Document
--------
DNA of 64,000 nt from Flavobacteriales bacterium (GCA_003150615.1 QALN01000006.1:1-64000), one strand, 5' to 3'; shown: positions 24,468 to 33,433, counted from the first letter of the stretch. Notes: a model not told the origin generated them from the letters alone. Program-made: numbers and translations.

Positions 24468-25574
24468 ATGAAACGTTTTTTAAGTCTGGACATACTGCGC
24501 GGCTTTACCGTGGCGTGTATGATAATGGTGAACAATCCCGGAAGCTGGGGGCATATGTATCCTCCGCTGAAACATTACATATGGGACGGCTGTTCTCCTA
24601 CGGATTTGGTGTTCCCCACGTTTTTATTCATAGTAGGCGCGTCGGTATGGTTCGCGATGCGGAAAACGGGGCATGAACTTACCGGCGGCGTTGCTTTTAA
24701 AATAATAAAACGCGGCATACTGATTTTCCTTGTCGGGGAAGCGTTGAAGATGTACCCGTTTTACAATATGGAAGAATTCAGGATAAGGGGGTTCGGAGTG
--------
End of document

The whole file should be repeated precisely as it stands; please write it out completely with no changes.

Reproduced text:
DNA of 64,000 nt from Flavobacteriales bacterium (GCA_003150615.1 QALN01000006.1:1-64000), one strand, 5' to 3'; shown: positions 24,468 to 33,433, counted from the first letter of the stretch. Notes: a model not told the origin generated them from the letters alone. Program-made: numbers and translations.

Positions 24468-25574
24468 ATGAAACGTTTTTTAAGTCTGGACATACTGCGC
24501 GGCTTTACCGTGGCGTGTATGATAATGGTGAACAATCCCGGAAGCTGGGGGCATATGTATCCTCCGCTGAAACATTACATATGGGACGGCTGTTCTCCTA
24601 CGGATTTGGTGTTCCCCACGTTTTTATTCATAGTAGGCGCGTCGGTATGGTTCGCGATGCGGAAAACGGGGCATGAACTTACCGGCGGCGTTGCTTTTAA
24701 AATAATAAAACGCGGCATACTGATTTTCCTTGTCGGGGAAGCGTTGAAGATGTACCCGTTTTACAATATGGAAGAATTCAGGATAAGGGGGTTCGGAGTG